Jonathan Majors excels in Magazine Dreams, but the film is too artificial to measure up to Taxi Driver, from which it clearly takes inspiration.
This review contains minor spoilers for Elijah Bynum‘s film Magazine Dreams (2023).
Killian (Jonathan Majors, of Devotion) is angry. So angry, in fact, that his music genre of choice is heavy metal, and he plays it loud in his car when he’s off to “split [someone’s] skull open and drink [their] brains like soup.” But Killian doesn’t just have issues controlling his rage: he’s also completely obsessed with bodybuilding, so much so that he spends most of his days self-injecting steroids, eating way too much, and posing by the mirror in his underwear, mimicking his idol Brad Vanderhorn (Mike O’Hearn, of Days of our Lives), to whom he sends fan mail that still remains unanswered.
But that’s not all. Killian is also incredibly unlucky, as the steroids have harmed his own body to the point that his organs are failing, and he’s also the only one left in his family who can care for his sick veteran grandfather, as both of his parents are dead. But make no mistake: Killian is no ordinary orphan. He didn’t lose his parents to an accident or illness, but they happened to shoot one another, years prior, in a terrible family tragedy.
Don’t get me wrong: I’m not telling you all of this to poke fun at Magazine Dreams‘ protagonist. On the contrary, Jonathan Majors’ (Devotion) performance in the film is one of its redeeming features, together with a twist at the end that you won’t see coming. It’s just such a shame that writer and director Elijah Bynum‘s (Hot Summer Nights) second movie – which has just had its World Premiere at Sundance – turned out to be such a misfire.
On paper, the film was so very promising: a young man who struggles to read social cues and control his temper gets more and more disconnected with the world around him the more he becomes obsessed with achieving bodybuilding superstardom – a goal that prevents him from having a healthy life and interacting with the people around him. But, watching the movie, it soon becomes quite clear that Magazine Dreams si more concerned with telling a Taxi Driver meets Joker kind of story than crafting believable, three-dimensional characters that don’t just serve this specific story but also exist as people.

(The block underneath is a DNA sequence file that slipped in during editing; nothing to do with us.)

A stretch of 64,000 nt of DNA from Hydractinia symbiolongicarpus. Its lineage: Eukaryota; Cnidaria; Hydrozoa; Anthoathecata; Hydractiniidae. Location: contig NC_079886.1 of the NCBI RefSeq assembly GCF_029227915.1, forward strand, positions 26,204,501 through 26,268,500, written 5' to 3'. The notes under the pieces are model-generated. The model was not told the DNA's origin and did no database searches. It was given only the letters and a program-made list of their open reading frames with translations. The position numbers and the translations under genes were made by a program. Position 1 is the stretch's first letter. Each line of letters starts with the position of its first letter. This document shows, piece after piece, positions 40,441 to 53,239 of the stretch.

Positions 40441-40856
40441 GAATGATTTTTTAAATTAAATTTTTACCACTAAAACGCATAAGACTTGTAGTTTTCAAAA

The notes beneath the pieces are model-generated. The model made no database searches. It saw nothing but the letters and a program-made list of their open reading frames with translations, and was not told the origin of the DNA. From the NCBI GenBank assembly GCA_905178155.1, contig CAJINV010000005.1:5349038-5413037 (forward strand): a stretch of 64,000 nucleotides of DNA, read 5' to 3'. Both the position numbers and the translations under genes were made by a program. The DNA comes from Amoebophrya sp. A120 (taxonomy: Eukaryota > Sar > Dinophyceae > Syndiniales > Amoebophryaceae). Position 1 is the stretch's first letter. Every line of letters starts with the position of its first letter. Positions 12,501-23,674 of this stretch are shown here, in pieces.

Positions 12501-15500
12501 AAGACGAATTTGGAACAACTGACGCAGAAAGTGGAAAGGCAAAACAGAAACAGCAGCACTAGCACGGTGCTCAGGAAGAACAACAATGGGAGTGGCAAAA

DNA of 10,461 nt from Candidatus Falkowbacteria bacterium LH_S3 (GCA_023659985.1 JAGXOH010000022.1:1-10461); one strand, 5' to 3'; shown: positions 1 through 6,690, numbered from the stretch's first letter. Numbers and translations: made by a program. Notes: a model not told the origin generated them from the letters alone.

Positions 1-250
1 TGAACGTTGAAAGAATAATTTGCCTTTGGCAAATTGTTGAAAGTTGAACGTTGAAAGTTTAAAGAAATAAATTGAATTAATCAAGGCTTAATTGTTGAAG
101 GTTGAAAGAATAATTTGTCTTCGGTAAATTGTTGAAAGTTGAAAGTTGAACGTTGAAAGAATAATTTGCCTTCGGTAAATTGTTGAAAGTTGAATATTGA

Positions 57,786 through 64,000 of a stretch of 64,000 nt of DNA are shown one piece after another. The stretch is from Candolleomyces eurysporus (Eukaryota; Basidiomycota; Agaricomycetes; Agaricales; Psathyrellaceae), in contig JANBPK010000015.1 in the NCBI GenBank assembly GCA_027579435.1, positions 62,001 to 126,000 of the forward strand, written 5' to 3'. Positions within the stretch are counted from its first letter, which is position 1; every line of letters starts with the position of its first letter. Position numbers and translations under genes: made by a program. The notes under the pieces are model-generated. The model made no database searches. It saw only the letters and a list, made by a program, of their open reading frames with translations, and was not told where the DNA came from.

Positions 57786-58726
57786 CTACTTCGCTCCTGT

Films like Taxi Driver, The King of Comedy and Joker – whose protagonists are all well-meaning, lonely men whose descent into darkness is a result of the way other people treat them and their misconceptions about society – are so gripping because their protagonists are complex, relatable human beings whom we come to care for over the course of the movies. These films take their time to introduce these characters to us, so that, by the time they begin to make all the wrong choices, we really feel for them, and this causes the movies in question to have a huge emotional impact on us.
On the contrary, Magazine Dreams introduces us to a character who only exists within the limited walls of the film’s narrative. Though we spend pretty much the entire film’s runtime with him, we never really get to connect with Killian on an emotional level, as there’s a predictability to his actions that makes him feel extremely one-dimensional, and at times even caricatural. It doesn’t help that every single character our protagonist meets or interacts with serves a specific purpose in the film, and happens to show up at exactly the right moment, so that it can further affect the poor man’s life and set forth the next stage of his journey.
As a result, the film spends so much time showing us just how miserable and lonely its protagonist is – and we’re talking about someone who’s not only extremely unlucky and suffering from both mental and physical illness, but who’s also beaten up, ridiculed and exploited many times throughout the movie – that it stops being realistic. There’s a point where you’ll inevitably be able to predict exactly what’s going to happen next – even more so if you’ve seen Taxi Driver, which the film even tries to reference a couple of times – and you’ll stop caring for its protagonist completely, due to how artificial it all feels.
It really is a shame, because Jonathan Majors is excellent in the film. With impressive physical acting and incredible restraint, the Devotion actor pours so much emotion into his character to demand our attention throughout Magazine Dreams‘s entire runtime, even with its flaws. There’s a scene at the end that you won’t see coming, where part of that emotion will come through and you’ll start appreciating the film more.
If the screenplay had provided us with a more well-rounded character and a less manipulative storyline, we would have been able to feel all that emotion, and we would have had a truly outstanding movie. But Magazine Dreams‘ lack of authenticity and predictable narrative beats are ultimately its downfall, preventing it from leaving a mark.